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Error in Dairy Houses. [Newspaper Article] — California Farmer and Journal of Useful Sciences — 13 July 1855
Error in Dairy Houses. From past experience in the dairy houses made of redwood and similar material it i« nnw olo«r!v evident they are not what they should be, and will not only result in losses to the dairymen, but will retard the enterprise. From many sources we learn of the difficulties arising from all wooden buildings for dairies. From Mr. Horace Gushee, the well known dealer in dairy produce in Washington Market, San Francisco, we also learn that those who have wooden buildings in the Petaluma and Sonoma Valleys are realizing evils during this hot weather. In some cases the cream seems to melt upon the milk. But in the old adobe dairy rooms no difficulty is ever experienced. The dairy buildings of Gen. Vallejo work to a charm, and it is found that an adobe of 12 by 16 is the thing for a California dairy room; here everything works to a charm, while in a wooden building butter cannot be made well, and when made neither looks well nor keeps well. These are important facts, and ...
Tilt and Tournament [Newspaper Article] — California Farmer and Journal of Useful Sciences — 13 July 1855
Tilt and Tournament The days of Cavalry come back again ! The order of creation, the laws (if nature, and the wants and necessities of our being, all tell us of " day and night." '■ summer and winter," v seed time and harvest," li labor and rest;" and we are instructed that there is a time for all things—to '• laugh as well as cry" to " play as well as work." Conceiving it, therefore, in accordance with the laws of our nature and being, to enjoy all that appropriate recreation and pleasure necessary to give to mind and body a due relaxation from continued wear by reason of too much and too incesant toil and care, and knowing too that from the nature of our climate and seasons and their ell'ect upon our systems, that they create a more joyous and livelier temperament and enable us to endure more hardships and failures, to bear our losses and disappointments better, we feel it a duty incumbent upon us to promote such rational recreations and pleasures as shall give to our physical nat...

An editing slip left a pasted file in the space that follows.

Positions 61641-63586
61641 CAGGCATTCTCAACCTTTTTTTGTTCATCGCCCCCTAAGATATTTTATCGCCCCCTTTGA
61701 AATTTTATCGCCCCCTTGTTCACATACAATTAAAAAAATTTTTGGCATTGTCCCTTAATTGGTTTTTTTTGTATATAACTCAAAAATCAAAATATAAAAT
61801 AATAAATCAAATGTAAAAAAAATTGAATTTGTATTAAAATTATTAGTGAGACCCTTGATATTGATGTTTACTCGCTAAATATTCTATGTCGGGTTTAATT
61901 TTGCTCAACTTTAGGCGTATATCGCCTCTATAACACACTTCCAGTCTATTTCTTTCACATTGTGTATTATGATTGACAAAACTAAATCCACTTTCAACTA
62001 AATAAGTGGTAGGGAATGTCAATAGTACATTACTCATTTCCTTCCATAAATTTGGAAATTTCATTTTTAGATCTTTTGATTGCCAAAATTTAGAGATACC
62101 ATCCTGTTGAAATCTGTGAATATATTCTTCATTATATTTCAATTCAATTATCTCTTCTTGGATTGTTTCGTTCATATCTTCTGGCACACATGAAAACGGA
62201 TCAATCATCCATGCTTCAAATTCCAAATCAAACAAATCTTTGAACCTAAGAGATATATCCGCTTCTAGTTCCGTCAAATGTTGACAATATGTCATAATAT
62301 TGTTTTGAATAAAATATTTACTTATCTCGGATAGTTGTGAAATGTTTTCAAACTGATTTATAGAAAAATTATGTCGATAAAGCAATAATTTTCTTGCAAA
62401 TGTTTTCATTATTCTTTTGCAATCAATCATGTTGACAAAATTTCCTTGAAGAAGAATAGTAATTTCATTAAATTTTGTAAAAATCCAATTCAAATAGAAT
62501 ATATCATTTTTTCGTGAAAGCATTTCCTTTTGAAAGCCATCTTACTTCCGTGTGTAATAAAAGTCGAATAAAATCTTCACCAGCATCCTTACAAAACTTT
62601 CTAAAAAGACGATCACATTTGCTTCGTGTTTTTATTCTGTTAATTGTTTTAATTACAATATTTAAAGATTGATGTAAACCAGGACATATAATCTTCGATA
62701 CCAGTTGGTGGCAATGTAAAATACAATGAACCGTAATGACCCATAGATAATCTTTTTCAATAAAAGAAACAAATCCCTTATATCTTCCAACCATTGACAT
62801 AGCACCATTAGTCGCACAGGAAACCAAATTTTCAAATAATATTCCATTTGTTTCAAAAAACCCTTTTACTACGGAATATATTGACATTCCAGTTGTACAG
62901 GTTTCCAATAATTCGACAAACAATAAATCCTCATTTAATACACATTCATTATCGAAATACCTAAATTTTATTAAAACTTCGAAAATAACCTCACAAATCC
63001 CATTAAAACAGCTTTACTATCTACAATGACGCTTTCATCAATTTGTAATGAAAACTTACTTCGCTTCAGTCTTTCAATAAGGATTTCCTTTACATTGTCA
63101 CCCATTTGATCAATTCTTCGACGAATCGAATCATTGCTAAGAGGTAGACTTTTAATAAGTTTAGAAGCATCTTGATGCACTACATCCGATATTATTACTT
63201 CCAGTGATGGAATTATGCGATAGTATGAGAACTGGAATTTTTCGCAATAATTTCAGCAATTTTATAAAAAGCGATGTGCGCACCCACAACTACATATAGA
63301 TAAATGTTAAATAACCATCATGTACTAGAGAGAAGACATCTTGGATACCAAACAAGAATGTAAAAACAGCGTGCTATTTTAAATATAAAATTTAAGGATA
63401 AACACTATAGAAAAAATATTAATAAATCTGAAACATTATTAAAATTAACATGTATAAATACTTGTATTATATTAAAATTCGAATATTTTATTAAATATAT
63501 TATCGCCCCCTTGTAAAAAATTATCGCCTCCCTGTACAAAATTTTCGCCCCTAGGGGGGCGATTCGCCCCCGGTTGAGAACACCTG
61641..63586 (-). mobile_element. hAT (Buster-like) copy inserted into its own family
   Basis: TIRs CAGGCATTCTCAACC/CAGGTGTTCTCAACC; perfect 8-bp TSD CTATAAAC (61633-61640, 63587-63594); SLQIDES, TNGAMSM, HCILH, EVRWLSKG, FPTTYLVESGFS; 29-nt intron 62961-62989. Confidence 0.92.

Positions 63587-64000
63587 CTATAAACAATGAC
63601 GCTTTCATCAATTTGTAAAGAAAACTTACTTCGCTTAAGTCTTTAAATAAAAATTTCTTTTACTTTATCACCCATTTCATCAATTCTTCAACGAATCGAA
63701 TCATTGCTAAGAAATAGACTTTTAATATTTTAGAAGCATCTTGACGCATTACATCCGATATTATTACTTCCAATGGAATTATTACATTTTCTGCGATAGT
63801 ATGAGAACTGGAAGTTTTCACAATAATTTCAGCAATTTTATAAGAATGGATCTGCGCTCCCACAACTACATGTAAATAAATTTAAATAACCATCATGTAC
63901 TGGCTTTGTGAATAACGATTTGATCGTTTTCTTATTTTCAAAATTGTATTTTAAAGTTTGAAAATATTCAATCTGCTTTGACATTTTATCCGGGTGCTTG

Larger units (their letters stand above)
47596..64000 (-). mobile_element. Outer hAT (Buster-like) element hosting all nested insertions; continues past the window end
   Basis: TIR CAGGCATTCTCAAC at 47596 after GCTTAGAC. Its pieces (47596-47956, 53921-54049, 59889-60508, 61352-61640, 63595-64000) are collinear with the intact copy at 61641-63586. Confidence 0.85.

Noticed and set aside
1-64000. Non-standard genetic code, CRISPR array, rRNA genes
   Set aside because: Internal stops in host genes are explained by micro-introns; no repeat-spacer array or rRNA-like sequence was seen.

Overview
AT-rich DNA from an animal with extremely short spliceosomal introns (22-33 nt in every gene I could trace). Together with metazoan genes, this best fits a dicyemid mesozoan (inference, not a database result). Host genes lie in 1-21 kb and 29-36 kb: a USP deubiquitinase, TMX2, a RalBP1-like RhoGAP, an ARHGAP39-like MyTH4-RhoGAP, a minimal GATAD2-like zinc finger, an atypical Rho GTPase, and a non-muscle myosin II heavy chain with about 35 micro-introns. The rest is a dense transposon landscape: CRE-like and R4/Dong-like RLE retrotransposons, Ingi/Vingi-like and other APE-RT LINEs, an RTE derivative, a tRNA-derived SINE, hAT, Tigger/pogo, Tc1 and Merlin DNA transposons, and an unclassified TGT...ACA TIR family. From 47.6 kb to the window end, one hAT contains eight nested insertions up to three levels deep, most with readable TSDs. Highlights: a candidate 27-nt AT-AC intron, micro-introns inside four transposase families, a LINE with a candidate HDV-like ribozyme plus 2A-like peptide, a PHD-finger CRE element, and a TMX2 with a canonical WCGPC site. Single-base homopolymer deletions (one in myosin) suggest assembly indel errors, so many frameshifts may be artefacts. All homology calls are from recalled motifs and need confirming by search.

Grasshoppers at Sacramento. [Newspaper Article] — California Farmer and Journal of Useful Sciences — 13 July 1855
Grasshoppers at Sacramento. On Friday last we visited " Smith Gardens," for the purpose of an occular proof of the destructive ravages of this scourge, and we were fully convinced of the utter impossibility of any one so to describe them in their work of destruction as to convey any adequate idea of their numbers and rapacity. Upon entering the gardens we saw a long line of men, some twenty or twenty-five, with large besoms in their hands, swinging them to and fro, brushing trees, plants and shrubs, tho men all moving forward in a line and driving these insects before them, and such were their numbers that they formed a cloud before the men, extending 20 to 40 feet in front and 10 to 15 feet high, in thick masses, thick as they could fly. Such were the numbers at the gardens, that the men only had to return back to where they began, and a similar quantity were again at work, which in like manner were driven out. This labor has been continued for more than two weeks, the nninber stil...
Contra Costa Side.—San Antonio. [Newspaper Article] — California Farmer and Journal of Useful Sciences — 13 July 1855
Contra Costa Side.—San Antonio. Another trip across the Bay, g:\vc us an opportunity to visit li Shell Mound Ranch," the fine fruit grounds of J. L. Sanford, Esq. Theso grounds are about half a mile from the Ferry landing. A pleasant circular road brings you to the grounds, which form a promontory near tho head of the bay. A neat cottage stands upon the apex of the mound, surrounded by a pretty collection of roses and other flowers, now in bloom. From this mound, you have a view of tho entire grounds, well stocked with nursery rows of trees of all kinds, fruit and ornamental. A large portion of the garden is devoted to strawberries, and we think from the extent of the grounds, the number of the varieties, and the quality of the fruit now ripe, that Mr. Sanford will rank well up the column. There was one feature of his strawberry-grounds that gave us much satisfaction—they were all clear and distinct varieties and each classed in separate collections. The following varieties we thoro...